Enterprise organizations have flocked to Microsft SharePoint because of its ease of use, enterprise search and collaboration capabilities, and functionality that can turn every employee in the business into a content author or contributor. SharePoint brings social capabilities to the enterprise through My Sites, Team Sites, Wikis, and Blogs. However, the most attractive aspects of SharePoint for many IT Executives and even Line of Business Executives is often received very differently by company Compliance Officers.
SharePoint empowers users to do and say almost anything. While this is a great for innovation, free thinking, and creativity, it can become a compliance headache as well. SharePoint deployed without proper governance and compliance controls in place simply creates more work for Compliance Officers and more risk for company executives. In a perfect world and as a function of best practices, each and every SharePoint deployment should be accompanied by a governance and compliance strategy along with a plan for technical, practical, and strategic implementation and monitoring of that plan.
According to AIIM’s 2011 report “Using SharePoint for ECM”: “Although generally introduced to improve compliance, SharePoint can have the effect of making things worse. It is certainly the case that over 60% of organizations have yet to bring SharePoint into existing compliance, HR, retention and long-term archive policies.”
As a result of this, SharePoint has become a treasure-trove of potentially sensitive and unprotected information within many enterprise organizations. This trend makes it a potential target for attack and cyber threat. SharePoint is often deployed, at best, with a limited compliance strategy and, at worst, with none at all. Thus, SharePoint often becomes the “Wild Wild West” for Compliance Officers. When asked about their strategies for managing sensitive data in or the compliance of their SharePoint environments, many privacy officers (even if off the record) will likely respond, “We don’t allow sensitive data in SharePoint, but we don’t really know if it’s there or not.” Or alternatively, “SharePoint is too big a challenge for us to take on, because once we start looking, we know that there will be a lot of data out there to which we must react.”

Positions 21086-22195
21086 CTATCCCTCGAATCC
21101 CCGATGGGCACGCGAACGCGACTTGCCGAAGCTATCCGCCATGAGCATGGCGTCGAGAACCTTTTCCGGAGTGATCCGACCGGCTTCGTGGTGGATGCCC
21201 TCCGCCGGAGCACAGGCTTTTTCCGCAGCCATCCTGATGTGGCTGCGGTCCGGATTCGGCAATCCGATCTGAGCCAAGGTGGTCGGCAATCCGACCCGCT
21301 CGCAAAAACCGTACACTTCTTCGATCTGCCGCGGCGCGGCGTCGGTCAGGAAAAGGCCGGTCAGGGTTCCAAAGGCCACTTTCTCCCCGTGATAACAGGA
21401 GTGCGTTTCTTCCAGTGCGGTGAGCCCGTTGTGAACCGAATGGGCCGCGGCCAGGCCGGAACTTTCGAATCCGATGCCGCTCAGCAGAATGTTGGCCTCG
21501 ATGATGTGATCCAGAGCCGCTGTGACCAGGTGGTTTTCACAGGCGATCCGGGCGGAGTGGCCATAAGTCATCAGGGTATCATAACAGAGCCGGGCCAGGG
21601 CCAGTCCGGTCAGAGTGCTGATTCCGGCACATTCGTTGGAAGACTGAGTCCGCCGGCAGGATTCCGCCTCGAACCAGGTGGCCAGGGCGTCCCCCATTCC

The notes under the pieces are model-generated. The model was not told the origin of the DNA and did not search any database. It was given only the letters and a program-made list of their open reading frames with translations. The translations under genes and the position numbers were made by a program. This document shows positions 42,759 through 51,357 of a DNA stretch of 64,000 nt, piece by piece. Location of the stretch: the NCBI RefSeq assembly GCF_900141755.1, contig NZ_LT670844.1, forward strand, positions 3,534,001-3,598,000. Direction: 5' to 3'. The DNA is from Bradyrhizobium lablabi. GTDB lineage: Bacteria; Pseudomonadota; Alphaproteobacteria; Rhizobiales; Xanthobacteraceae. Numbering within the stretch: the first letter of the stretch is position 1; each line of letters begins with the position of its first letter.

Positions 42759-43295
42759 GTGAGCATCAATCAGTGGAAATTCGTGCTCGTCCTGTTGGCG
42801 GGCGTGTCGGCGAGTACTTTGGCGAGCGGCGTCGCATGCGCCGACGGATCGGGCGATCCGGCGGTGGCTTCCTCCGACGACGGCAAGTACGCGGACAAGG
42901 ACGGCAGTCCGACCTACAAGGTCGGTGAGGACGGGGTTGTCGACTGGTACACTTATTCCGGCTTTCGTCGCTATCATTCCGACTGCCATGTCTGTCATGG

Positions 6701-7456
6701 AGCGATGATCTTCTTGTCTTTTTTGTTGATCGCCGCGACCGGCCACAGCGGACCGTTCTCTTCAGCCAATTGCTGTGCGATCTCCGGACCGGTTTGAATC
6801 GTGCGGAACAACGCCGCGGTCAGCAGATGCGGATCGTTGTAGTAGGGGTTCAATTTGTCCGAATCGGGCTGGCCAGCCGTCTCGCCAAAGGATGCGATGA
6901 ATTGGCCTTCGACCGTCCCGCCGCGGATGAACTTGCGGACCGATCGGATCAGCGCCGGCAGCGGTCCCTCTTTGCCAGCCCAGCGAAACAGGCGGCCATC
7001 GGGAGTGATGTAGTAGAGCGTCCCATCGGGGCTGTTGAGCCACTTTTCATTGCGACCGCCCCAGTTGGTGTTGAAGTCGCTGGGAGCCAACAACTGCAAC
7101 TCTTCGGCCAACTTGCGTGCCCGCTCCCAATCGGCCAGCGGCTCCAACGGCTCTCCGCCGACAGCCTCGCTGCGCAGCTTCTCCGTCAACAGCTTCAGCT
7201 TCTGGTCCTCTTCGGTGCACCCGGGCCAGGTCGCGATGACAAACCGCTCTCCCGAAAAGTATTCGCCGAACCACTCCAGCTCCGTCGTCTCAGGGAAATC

Not knowing is not necessarily better. In fact, the mere existence of sensitive data inside a SharePoint environment is not necessarily an indicator of a problem either, although it may be a starting point for further investigation. AvePoint Compliance Solutions allow organizations to assess their “as is” SharePoint environment to determine their current level of risk in order to design, implement, and monitor a remediation strategy. In this way the business can prioritize issues and implement a restructured compliance framework. We achieve this through the creation of a “heat map” of an existing SharePoint environment. This analysis identifies not only the existence of sensitive data, but also uncovers other key factors about the data, the SharePoint users, and the system itself. During the assessment phase, the following is the type of reported information: What is the nature of the sensitive (or non-compliance data) within your SharePoint environment and where is it? How old is it? Who created it? Who accessed it?
Only with this kind of analysis can true decisions be made about the level of risk that this content poses. Compliance Officers and other key stakeholders can use this information to react swiftly to investigate and resolve any potential breaches, and to restructure, reclassify, reorganize, and even potentially retire data that will not only improve the compliance posture of the organization, but will also likely lead to improved SharePoint performance.
For more information about AvePoint Compliance Solutions, please visit our website.